/ Updated 
By Chris Fuchs

A Virginia judge denied bond Monday for a security guard accused of fatally shooting an unarmed man who was said to be playing Pokemon Go.

Johnathan CromwellChesapeake Sheriff's Office

Johnathan Cromwell, 21, appeared at the Monday morning hearing at General District Court in Virginia. He has been charged with second-degree murder and use of a firearm in the commission of murder in the Jan. 26 shooting of 60-year-old Jiansheng Chen in Chesapeake, Virginia.

Cromwell has been in custody since turning himself in on Feb. 16, the day prosecutors announced they had filed charges against him.

At the hearing, defense attorney Emily Munn argued Cromwell wasn’t a flight risk, noting that he had remained in the area during the three weeks between the shooting and being charged, according to NBC affiliate WAVY.

She also raised a self-defense claim that an attorney for the security company, Citywide Protection Services, had previously made, the station reported.

RELATED: ‘Fear for His Life’ Led Security Officer to Shoot 60-Year-Old Grandfather, Attorney Says

The judge, however, denied bond based on the seriousness of the charges and the violence of the alleged crime, according to WAVY.

An NBC News request for comment emailed Monday to Munn was not immediately returned.

Jiansheng Chen, celebrating his 60th birthday with family members (who asked not to be identified).Courtesy of the Chen family

WAVY also reported that the Commonwealth’s Attorney Office for the City of Chesapeake offered new details in court of the shooting, telling the judge that Cromwell allegedly fired seven shots. The first came through the driver’s side window, prosecutors said, according to WAVY. Cromwell then allegedly moved to the left and fired six more times through the windshield, the commonwealth’s attorney said.

Chen, who was unarmed, was hit four times in the upper left chest and once in his left upper arm, prosecutors have said. He died at the scene.

The Commonwealth’s Attorney Office for the City of Chesapeake could not immediately be reached for comment late Monday afternoon.

Harry Zhang, president of the Eastern Virginia chapter of the Organization of Chinese Americans, told NBC News between 60 and 70 family members, friends, and supporters of Chen packed the Monday morning hearing.

Among them were Chen’s daughter and son, he said, as well as Chen’s wife, who lives in New York City.

Chen’s daughter and wife broke down in tears, Zhang said, when they saw Cromwell in a prison jumpsuit.

“They just crashed,” he said. “It was a very emotional moment.”

Zhang also said Chen’s brother testified in Mandarin at the hearing. His brother said he lives in fear and worries about his children and employees of the Chinese restaurant he owns, Zhang said.

WAVY spoke with Cromwell’s father who said he is confident his son acted in self defense. He added that his family fully supports his son. He also said Citywide Protection Services had not fired Cromwell.

Funeral services for Chen are scheduled for March 12 and March 13 in Manhattan’s Chinatown.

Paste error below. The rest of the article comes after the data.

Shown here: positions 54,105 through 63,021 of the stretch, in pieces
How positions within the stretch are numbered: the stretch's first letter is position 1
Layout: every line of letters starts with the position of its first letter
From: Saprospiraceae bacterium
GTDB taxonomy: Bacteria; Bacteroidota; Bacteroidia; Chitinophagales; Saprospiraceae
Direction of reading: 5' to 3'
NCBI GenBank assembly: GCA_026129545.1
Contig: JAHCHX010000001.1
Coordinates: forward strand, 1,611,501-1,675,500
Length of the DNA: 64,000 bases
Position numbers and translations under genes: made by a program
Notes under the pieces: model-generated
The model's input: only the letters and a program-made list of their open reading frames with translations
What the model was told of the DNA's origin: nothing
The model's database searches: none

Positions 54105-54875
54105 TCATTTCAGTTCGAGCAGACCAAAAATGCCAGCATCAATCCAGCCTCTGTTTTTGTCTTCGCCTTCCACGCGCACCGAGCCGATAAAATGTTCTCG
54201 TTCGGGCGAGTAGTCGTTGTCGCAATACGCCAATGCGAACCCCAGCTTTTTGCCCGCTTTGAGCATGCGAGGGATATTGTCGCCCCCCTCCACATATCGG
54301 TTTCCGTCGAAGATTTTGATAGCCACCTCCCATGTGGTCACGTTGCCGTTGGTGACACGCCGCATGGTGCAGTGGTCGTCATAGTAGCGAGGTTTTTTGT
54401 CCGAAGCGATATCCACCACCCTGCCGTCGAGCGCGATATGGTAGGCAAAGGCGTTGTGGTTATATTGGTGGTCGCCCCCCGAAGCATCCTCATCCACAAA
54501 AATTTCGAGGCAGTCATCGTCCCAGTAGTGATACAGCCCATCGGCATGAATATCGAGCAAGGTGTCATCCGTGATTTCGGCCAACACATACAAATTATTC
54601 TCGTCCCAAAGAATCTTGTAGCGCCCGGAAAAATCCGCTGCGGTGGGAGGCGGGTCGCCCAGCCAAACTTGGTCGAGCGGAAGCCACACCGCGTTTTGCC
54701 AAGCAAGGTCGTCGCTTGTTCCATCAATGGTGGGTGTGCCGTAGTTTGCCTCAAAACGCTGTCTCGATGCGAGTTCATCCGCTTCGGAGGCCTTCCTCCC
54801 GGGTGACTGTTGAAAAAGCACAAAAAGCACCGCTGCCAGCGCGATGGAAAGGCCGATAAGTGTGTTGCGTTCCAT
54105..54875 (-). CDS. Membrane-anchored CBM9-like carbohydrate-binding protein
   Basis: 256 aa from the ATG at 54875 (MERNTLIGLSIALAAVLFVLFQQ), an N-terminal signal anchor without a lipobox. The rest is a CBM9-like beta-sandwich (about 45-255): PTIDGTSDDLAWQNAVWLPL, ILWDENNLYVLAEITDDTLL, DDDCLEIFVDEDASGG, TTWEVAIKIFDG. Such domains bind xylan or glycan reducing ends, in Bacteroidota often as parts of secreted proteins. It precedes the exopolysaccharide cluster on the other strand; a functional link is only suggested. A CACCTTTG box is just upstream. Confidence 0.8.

Cromwell allegedly confronted Chen, a retiree and immigrant from China, after Chen drove his blue van into the driveway of the River Walk clubhouse parking area, prosecutors said. A Chen family attorney has said Chen went there to play Pokemon Go, a GPS-based virtual reality game.

It was a way for him to bond with his nieces, nephews, and grandchildren, according to the attorney.

Cromwell stopped his own vehicle in front of Chen's, according to a statement from Commonwealth Attorney Nancy G. Parr. Chen then backed up and turned his van around to the entrance of the driveway, which faces River Walk Parkway, prosecutors said.

Cromwell exited his car and said "stop" before allegedly firing his weapon, prosecutors said.

Police have previously said that Chen and Cromwell had had a disagreement. Chen's command of English was "very, very limited," according to Greg Sandler, an attorney who had represented the Chen family.

“It’s a relief to the family, the community as well, and the public in general because we feel safe.”

Sacks, the security company’s attorney, has said he didn't "have any information to indicate that the events in this case occurred because of a language barrier."

He also said Cromwell attempted to get out of the way of Chen’s car, but "whatever evasive action the security guard tried to take, the van tracked and followed the officer ignoring commands to stop."

"Ultimately, faced with a situation in which he could not safely escape the oncoming van headed straight for him, the security guard, out of total necessity, and in reasonable fear for his life and safety, fired in an effort to stop and repel the threat to his life and safety,” Sacks said in a statement in early February.

The River Walk Community Association and Citywide Protection Services have also disagreed about the terms of the contract for guarding the community.

The association maintains it was for unarmed services, but the security company’s attorney has said it was for both armed and unarmed services, and that it was up to the company to decide which to provide.

The homeowners’ association initially suspended the contract as authorities investigated the shooting, but then terminated it last week after Cromwell was charged, according to a River Walk Community Association spokesman.

Meanwhile, Cromwell’s attorneys Monday appealed Judge Stephen Telfeyan's decision not to grant bond, according to WAVY. Another hearing is scheduled for Friday morning.

Zhang said Chen’s family is relieved that Cromwell still remains behind bars.

“It’s a relief to the family, the community as well, and the public in general because we feel safe,” Zhang said.

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